Single-ply drum heads are usually made from a single layer of 10 mil Mylar, but you can find thinner options as well from some manufacturers. You can get solid intonations and resonance with single-ply drum heads at the cost of durability. These are a great option for lighter musical styles like Jazz, but if you are a metal player, they won’t last long. Double-ply drum heads, as the name suggests, are made from two layers of Mylar, which increases their durability. They offer more attack while reducing sustain and overtones by a huge margin. These are great for rock and metal music, where articulation and longevity matter a lot.
The thickness of drum heads plays a huge role in deciding their sonic limits as well as sensitivity. Thicker drum heads are louder and offer more attack as well as headroom. Thinner drum heads on the other hand are less durable, quieter, and offer less attack.
Most beginners don’t want to spend a lot, whereas experienced players want to make sure they are investing in the right places. Therefore, budgeting plays a critical role when buying drum heads. We made sure to cover both these options adequately when coming up with this list.
The Major Differences Between Coated Drum Heads and Clear
The drum head and tuning are the primary elements that allow you to shape the sound of your drums. Most of the decisions, however, come down to a matter of personal choice. To give you a gist of the main differences between coated and clear drum heads, we’ve listed some of them as follows:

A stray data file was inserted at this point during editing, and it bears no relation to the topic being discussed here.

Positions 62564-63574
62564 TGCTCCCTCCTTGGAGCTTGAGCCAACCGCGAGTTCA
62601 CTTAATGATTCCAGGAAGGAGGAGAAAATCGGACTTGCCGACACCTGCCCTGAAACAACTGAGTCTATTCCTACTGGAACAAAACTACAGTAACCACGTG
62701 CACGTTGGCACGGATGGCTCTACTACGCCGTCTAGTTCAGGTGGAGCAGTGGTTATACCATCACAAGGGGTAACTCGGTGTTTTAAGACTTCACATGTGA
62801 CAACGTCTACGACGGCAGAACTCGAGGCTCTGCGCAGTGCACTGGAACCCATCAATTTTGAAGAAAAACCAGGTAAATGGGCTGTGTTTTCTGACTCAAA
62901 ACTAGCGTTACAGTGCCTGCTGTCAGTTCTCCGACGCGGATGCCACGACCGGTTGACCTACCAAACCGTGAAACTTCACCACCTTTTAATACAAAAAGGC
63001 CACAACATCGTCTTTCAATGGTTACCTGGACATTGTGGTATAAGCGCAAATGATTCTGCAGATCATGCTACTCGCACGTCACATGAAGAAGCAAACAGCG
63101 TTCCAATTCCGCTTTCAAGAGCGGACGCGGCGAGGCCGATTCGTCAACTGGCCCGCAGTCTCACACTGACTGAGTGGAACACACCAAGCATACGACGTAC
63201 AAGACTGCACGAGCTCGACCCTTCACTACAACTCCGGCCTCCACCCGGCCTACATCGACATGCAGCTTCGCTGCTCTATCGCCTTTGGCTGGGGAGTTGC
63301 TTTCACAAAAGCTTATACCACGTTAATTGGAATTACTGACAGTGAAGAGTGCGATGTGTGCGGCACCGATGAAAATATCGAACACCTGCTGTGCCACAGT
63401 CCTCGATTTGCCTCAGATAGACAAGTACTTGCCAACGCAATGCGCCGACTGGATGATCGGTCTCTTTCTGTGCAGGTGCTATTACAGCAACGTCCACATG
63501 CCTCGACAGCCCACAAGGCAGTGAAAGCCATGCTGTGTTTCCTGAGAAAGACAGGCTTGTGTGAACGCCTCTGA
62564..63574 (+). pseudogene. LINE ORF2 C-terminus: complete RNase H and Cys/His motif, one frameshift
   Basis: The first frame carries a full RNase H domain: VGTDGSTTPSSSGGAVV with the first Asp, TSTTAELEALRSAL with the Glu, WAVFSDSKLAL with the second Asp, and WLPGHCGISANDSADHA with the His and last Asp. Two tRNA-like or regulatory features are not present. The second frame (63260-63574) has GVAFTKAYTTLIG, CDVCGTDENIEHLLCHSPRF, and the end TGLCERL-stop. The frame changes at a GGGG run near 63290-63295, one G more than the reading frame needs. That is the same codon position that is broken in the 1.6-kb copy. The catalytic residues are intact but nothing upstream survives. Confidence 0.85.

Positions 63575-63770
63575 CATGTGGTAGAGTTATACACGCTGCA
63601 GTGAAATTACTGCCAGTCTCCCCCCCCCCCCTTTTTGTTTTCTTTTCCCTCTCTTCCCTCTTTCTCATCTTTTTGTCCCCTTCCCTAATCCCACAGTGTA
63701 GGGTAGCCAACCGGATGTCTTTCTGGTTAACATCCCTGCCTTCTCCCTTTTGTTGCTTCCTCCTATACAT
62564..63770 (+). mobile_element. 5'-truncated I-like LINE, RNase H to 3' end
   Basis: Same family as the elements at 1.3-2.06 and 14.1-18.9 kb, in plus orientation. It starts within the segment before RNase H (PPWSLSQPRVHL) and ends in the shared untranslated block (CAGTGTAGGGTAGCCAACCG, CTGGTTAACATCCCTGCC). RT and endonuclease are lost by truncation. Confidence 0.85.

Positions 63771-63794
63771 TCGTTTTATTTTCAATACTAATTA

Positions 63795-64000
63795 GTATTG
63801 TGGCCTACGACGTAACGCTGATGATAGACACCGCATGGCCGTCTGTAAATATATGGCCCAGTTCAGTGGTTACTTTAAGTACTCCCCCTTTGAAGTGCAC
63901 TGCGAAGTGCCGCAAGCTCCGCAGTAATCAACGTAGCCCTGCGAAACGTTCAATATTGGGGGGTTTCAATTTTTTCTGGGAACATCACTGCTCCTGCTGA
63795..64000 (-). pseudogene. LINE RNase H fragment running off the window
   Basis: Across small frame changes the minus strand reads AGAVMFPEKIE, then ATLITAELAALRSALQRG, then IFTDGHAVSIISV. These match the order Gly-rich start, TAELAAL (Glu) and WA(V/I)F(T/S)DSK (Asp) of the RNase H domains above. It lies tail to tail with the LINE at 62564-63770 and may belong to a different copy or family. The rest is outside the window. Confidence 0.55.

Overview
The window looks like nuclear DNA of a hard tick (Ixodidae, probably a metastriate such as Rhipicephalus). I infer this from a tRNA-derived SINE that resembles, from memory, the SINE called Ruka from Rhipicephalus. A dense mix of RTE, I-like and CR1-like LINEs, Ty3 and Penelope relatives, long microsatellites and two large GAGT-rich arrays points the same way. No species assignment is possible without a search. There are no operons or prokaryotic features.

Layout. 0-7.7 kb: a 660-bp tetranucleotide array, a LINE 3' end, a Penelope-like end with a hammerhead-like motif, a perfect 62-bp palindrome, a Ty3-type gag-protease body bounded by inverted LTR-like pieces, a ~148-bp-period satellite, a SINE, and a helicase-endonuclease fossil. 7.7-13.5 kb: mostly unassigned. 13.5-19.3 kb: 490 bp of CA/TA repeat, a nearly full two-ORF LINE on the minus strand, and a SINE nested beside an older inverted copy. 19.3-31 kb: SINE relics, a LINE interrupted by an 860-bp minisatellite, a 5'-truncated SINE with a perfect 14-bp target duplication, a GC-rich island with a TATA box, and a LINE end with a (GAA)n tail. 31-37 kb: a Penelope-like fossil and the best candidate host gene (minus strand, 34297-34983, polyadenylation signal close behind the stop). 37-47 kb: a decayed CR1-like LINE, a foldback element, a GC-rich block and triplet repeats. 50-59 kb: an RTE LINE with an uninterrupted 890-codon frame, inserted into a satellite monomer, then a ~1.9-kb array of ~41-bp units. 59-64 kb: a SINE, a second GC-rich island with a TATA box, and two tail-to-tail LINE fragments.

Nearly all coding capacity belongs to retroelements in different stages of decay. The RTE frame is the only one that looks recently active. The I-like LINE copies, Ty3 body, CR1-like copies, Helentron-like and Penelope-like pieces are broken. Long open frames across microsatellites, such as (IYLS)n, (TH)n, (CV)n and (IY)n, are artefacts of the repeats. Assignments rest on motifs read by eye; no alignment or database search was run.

- Coated drum heads have a brighter tone and rich overtones, whereas clear drum heads have warmer and deeper tones, with less overtones.
- Coated drum heads have a snappy attack and sustain, whereas clear drum heads have a mellow attack and less sustain.
- Coated drum heads have an open sound that covers a larger spectrum clear drum heads tend to have a muffled or scooped sound.
Metal is mostly associated with bright-sounding instruments, so for the snare drum, you may want to go with the community favorite, a single-ply coated batter head. If you want to use brushes or create soft embellishments, coated heads will give you better results and more control over the sound.
What are the Best Drum Heads for Metal?
Evans EC2 Tompack Clear Rock
Our first option is for the lovers of the classic heavy metal genre who want to stay true to their roots. If articulation and lots of power in the mids is your top priority, you can never go wrong with the Evans Clear Rock drum heads.
Available in 10, 12, and 16-inch thickness options, these double-ply drum heads consist of two 7 mil films that offer optimum durability and longevity. With the help of Sound Shaping Technology (or SST), Evans has created one of the most practical sets of drum heads.
The EC2 Tompack is moderately priced and loved by both professional drummers, as well as beginners, for its consistent results.
- Solid Mids and bottom end control
- Multiple options for thickness
- Some players reported getting too much resonance
Remo ES0616PS Ebony Pinstripe
Dark themes and heavy metal go hand in hand, so why not go for an ebony drum head? This double-ply drum head is created by fusing a set of 10 mm and 5 mm Mylar plies, with an added layer of a ring reducing agent. This agent sits between the plies and helps in reducing redundant overtones and dampening high frequencies.
The overall tone can be safely described as “fat,” which provides a rich bottom end and tons of power with a hint of brightness. A lot of tightness in the low end is a no-brainer when it comes to metal, and this drum head should help you achieve that. This is the ideal drum head for modern metal and rock.